Do your research and find insights about the company → sell it to the recruiter.
With all the questions like this one. Your ultimate goal should be to make them feel comfortable and focus on themselves.
Q: How would you sell our product?
Tip: Depends on the product and company you are going to interview with. In our opinion, the best and safest answer here would be the importance of the discovery phase. Instead of the typical approach of trying to push the product straight away.
Go into discovery mode and push for prospects’ answers. Dig deeper into their pain points and what matters to them. Once you have gathered enough information, make sure to set up the next steps. They want to see that you are capable of performing your future daily activities effectively.
The devil is in the details. The manager could ask how you would go about researching who needs “our” product.
Your goal should be to focus more on the prospecting part of the game (if you get a question variation of that sort). In each case, you must make sure to have answers to both.
Q: Why are you planning to switch companies?
Tip: In case you are already working somewhere there is a big chance you might stumble upon this.
The key here is to not show off your current employer in a bad light.
You get the idea. Stick to a story related to the product or the company’s vision when compared to its competitors. While also communicating your desire to position yourself in a better role.
Q: How do you feel being told “No”?
Tip: We are talking about sales here. You will be hearing “No” a lot of the time. What they are looking for here is how you are “reacting” (emotional state) after multiple rejections.
What you want to do here is convey a story that shows you are detached from the outcome. Meaning you have a system, and a plan, and you are working based on it. Hearing “No” will not move you away from the goal it’s a part of the game.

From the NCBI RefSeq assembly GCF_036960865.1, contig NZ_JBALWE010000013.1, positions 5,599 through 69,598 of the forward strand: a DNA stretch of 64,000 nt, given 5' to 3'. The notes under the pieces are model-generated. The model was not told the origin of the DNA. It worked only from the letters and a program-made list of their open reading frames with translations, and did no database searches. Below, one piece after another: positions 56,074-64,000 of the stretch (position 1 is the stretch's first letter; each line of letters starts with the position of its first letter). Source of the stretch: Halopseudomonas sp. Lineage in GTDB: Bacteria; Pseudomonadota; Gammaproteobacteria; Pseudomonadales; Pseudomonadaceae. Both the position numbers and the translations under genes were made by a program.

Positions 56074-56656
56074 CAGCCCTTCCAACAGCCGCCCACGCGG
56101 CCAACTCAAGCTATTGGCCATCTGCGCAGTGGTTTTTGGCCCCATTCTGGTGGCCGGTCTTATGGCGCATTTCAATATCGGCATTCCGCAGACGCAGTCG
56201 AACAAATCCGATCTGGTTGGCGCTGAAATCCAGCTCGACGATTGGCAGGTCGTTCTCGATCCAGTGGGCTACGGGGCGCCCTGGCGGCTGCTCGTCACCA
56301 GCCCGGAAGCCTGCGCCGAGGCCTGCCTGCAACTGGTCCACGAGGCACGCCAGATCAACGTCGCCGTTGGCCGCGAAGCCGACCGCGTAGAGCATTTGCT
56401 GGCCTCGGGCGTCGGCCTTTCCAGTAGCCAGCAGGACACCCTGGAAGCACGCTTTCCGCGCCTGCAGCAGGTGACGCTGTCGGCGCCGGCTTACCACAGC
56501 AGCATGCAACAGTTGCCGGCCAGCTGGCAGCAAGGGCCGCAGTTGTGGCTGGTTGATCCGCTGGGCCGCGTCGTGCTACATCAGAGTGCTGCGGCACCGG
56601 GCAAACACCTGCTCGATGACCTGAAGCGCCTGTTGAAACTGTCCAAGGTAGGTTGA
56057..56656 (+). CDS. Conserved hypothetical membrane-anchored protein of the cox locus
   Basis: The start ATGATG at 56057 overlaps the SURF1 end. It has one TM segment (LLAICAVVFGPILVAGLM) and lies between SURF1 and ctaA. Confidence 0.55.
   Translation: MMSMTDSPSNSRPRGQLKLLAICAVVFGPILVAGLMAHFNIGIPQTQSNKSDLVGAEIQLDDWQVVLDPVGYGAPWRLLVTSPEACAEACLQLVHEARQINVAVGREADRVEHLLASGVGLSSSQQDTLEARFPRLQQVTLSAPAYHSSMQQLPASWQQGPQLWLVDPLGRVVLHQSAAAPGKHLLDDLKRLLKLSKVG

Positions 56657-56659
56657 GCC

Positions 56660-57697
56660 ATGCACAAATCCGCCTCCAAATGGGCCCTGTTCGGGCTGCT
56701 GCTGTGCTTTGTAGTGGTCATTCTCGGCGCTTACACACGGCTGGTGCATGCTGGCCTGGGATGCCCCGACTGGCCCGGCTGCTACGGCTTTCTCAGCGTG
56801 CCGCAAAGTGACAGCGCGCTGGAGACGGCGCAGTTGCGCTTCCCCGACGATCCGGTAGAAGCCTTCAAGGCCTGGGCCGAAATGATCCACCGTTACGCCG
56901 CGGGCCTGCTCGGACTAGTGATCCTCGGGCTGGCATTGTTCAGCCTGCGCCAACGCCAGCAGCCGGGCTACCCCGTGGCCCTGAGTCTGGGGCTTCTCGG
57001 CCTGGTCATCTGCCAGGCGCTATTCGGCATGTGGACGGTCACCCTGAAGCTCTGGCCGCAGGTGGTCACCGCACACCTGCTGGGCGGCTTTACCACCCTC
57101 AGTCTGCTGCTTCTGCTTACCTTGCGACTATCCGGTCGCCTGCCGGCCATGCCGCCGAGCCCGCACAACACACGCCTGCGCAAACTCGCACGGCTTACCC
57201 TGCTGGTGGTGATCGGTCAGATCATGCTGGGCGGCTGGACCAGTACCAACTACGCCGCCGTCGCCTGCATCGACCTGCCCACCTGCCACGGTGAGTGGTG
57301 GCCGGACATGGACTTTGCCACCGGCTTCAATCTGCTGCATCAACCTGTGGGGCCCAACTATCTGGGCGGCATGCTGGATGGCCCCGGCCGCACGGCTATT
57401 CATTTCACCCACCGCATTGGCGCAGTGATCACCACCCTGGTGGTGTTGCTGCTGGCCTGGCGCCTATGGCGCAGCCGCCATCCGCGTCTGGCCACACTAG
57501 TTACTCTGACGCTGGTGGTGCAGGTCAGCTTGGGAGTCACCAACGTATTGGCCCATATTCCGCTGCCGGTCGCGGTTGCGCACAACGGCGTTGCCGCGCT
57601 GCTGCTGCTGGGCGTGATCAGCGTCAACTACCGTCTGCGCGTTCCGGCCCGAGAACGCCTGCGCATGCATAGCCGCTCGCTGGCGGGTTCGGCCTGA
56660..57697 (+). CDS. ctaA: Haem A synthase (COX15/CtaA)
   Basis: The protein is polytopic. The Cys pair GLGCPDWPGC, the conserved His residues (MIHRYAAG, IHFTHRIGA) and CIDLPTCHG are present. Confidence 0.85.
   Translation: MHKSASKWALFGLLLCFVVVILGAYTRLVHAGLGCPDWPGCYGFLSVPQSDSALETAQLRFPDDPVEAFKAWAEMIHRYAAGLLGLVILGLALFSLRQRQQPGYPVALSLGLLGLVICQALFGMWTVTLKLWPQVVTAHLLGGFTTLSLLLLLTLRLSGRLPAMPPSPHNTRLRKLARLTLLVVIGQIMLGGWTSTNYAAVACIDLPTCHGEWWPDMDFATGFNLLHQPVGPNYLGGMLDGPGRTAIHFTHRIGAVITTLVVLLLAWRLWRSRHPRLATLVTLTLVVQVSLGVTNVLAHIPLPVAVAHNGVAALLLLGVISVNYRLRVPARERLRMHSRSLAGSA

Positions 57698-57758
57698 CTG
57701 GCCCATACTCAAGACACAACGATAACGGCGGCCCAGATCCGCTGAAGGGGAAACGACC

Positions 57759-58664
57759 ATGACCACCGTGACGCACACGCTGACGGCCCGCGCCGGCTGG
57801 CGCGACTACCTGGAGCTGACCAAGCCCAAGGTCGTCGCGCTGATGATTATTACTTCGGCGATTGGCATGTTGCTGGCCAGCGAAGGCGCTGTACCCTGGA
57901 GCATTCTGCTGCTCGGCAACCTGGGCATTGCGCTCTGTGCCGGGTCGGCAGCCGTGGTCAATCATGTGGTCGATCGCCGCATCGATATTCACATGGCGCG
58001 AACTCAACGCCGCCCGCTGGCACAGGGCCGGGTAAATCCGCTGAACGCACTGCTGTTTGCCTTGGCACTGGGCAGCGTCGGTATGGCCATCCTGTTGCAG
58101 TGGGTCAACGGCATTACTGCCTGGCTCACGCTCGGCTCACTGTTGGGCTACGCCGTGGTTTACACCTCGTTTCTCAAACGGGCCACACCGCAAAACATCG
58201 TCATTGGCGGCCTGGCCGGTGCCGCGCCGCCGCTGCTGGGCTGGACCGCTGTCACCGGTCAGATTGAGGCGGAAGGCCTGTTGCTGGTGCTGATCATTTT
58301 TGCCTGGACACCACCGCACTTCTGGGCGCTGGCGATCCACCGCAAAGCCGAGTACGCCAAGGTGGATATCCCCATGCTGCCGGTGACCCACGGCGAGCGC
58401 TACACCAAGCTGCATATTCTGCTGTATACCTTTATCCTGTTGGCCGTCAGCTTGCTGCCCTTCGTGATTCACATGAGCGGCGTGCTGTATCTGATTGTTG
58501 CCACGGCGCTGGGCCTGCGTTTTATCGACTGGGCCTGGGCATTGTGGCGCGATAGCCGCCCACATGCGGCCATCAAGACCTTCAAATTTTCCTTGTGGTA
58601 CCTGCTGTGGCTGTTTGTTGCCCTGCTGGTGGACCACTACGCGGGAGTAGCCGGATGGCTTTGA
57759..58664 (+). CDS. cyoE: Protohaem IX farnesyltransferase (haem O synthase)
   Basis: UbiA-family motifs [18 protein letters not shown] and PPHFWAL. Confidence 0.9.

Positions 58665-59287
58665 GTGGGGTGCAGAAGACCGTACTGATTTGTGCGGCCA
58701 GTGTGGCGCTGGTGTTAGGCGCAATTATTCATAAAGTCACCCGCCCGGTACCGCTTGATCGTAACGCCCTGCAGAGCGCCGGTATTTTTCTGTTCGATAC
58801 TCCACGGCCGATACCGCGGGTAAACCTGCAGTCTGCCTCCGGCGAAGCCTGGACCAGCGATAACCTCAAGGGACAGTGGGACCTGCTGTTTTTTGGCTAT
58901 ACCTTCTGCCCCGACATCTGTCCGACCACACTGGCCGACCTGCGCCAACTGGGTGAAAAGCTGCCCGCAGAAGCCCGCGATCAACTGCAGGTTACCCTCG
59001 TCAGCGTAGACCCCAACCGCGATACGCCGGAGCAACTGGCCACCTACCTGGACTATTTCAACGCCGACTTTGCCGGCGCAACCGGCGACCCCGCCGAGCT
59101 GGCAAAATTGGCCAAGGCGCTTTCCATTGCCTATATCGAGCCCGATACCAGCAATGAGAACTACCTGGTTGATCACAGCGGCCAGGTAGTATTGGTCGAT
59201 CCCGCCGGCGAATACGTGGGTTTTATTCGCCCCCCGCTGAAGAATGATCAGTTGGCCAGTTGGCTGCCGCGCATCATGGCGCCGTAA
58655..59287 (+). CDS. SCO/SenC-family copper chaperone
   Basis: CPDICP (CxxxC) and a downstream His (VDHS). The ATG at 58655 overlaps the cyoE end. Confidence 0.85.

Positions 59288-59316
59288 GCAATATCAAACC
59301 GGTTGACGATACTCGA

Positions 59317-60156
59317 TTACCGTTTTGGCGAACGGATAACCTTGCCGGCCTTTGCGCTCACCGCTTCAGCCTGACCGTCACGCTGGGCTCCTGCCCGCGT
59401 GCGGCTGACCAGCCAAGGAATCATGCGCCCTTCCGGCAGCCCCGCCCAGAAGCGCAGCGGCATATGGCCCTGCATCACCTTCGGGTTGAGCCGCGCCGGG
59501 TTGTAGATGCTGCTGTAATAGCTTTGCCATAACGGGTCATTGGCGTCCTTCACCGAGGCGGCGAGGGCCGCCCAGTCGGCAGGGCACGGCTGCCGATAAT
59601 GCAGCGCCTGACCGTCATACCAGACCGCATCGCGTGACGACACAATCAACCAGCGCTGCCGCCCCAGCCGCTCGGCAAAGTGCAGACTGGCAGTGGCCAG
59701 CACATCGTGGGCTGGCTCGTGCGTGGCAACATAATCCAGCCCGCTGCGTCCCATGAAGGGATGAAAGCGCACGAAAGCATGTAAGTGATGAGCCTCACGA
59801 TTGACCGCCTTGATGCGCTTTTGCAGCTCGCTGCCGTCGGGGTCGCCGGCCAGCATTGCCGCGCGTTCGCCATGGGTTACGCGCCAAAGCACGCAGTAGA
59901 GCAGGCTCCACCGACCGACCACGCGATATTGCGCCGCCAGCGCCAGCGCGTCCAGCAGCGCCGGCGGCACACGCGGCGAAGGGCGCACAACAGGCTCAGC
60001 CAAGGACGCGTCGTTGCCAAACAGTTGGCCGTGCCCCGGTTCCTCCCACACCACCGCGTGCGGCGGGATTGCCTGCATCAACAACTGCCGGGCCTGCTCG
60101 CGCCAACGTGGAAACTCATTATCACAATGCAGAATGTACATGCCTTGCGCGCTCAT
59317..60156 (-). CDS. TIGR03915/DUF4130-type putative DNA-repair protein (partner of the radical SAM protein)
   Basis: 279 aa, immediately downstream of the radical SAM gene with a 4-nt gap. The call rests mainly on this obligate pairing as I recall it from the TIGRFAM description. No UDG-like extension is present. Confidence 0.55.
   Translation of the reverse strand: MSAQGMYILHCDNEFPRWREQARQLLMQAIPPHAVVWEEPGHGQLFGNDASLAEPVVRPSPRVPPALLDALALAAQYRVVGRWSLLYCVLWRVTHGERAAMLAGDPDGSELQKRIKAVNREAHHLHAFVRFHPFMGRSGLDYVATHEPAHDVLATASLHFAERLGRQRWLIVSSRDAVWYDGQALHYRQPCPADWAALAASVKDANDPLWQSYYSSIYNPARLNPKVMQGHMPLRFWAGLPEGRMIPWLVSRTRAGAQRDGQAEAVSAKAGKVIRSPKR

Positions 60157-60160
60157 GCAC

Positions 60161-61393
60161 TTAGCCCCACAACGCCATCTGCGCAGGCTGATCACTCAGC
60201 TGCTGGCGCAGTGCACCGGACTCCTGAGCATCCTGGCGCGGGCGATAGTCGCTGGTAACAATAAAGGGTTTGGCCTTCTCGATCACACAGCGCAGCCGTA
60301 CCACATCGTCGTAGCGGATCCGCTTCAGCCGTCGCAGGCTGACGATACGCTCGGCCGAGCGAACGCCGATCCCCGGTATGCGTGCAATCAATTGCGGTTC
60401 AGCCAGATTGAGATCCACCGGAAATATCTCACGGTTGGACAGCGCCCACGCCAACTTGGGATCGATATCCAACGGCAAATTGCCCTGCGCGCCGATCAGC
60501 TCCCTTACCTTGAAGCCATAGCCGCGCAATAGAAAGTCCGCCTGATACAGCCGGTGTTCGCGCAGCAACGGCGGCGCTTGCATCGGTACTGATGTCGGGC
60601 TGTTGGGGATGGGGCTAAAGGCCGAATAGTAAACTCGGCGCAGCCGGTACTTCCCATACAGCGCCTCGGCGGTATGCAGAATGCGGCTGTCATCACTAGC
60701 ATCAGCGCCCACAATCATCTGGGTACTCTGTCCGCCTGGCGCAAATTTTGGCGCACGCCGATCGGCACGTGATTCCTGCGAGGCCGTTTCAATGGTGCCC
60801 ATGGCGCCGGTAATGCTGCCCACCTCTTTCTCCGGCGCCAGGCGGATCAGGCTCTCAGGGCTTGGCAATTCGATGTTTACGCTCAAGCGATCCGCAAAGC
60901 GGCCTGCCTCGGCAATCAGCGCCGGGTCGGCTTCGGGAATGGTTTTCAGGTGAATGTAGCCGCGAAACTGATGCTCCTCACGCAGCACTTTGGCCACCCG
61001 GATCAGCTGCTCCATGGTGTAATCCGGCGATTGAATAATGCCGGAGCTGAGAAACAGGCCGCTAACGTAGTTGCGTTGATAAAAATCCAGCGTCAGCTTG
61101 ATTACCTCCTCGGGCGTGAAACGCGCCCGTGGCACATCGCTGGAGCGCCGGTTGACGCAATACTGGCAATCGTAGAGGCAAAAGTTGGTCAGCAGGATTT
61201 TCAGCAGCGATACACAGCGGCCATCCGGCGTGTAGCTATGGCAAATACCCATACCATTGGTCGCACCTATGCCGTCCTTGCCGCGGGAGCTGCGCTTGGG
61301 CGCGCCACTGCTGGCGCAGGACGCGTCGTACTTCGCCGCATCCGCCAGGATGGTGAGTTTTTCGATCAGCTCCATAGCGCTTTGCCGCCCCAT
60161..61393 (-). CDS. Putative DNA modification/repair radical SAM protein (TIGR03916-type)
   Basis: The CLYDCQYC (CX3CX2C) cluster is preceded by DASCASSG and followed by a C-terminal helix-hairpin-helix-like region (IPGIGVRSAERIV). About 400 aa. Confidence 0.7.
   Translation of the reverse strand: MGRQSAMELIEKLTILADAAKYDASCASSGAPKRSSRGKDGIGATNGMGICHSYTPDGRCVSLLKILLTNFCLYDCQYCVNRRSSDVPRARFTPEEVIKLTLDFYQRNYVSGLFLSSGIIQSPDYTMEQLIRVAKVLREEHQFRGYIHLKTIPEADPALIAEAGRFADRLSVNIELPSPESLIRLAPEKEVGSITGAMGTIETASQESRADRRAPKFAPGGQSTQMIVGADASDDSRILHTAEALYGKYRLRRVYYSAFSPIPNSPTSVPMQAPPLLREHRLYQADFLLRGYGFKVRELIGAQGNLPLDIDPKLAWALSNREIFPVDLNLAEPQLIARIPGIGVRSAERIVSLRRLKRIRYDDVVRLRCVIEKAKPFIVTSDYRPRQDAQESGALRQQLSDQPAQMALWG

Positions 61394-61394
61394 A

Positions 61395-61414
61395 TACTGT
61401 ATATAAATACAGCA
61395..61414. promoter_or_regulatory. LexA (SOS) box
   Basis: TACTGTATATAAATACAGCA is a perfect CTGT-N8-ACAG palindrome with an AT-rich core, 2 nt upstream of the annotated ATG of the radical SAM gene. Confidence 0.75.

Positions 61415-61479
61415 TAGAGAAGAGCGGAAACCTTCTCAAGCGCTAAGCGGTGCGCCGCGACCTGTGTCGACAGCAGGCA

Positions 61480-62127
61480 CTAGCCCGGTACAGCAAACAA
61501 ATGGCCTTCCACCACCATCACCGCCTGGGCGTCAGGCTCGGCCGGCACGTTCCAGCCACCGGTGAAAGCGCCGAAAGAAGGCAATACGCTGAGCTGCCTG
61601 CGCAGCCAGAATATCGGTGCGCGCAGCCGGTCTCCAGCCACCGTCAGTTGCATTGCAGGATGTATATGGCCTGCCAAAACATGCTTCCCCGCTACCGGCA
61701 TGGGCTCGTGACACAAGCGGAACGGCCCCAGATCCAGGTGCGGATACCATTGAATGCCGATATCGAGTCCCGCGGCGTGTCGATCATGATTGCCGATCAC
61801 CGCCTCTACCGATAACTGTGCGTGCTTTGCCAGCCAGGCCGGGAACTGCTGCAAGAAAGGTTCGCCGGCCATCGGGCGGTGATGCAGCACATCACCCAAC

More to cover down the road. But the questions here should provide you with a great baseline to land yourself a tech sales role.
Once the interview is coming to an end. You will be given the chance to ask the questions.
Here are great two finishers that could serve as types of questions where they will have to qualify themselves. Plus they will be “obliged” to give you direct answers which could be handy.
Especially if we are talking about working in startups. They need to know their direction and how things are heading for them.
“Why do people choose X company over the competitors? Generally wondering what do you different than other competitors.”
Tip: Here we are talking about very direct questions that could turn into them qualifying. Harder to push this through companies with big logos. But works wonders when we are talking about smaller companies or someone that is yet to take a bigger market share.
Shoutout to BowTiedCocoon for the gem. We saw it on his Twitter profile last year. Since then it has become a standard when it comes to advice.
“When you think of best performers what are qualities they have?”
Wait for their answer. Once done hit them with the follow-up:
“Hopefully I have managed to show at least a few of those. Taking that into consideration any reasons you feel this would not be a good fit or any more concerns to touch on your end?”
Bomb question that Jungler provided last year. In case you are looking for in-depth material on how to break into tech sales. Make sure to check out his profile.
Read that could benefit you when it comes to asking questions during the interview process:
Keeping In Mind
What we mentioned above ultimately comes down to practice. The only way to get better with interviews is by putting in more reps. Trying, failing, and repeating the cycle.
All magic there is.
Having “stories” behind your answer and being enthusiastic about your future role will get you far. No hiring manager will turn down a candidate that shows extreme competence.
Companies are looking for someone they can count on. Presenting yourself as someone who can handle the “heavy load” and at the same time is coachable is what is all about.
Whole “secret” when it comes to breaking into tech sales or any other role.
Tip before we wrap up
Since there is a big chance you will be landing the next round. Keep in mind most often the round after will be all about mock calls and demos. Make sure to practice and keep it as natural as possible.
In case you are looking for the script. The article below could help you with that.
Looking for more material on breaking into tech sales?
Check out our list of approved products to make your life easier
Find email addresses for your cold outreach - Findymail - affiliate
Beauty Of SaaS is a reader-supported publication. To receive new posts and support my work, consider becoming a free or paid subscriber.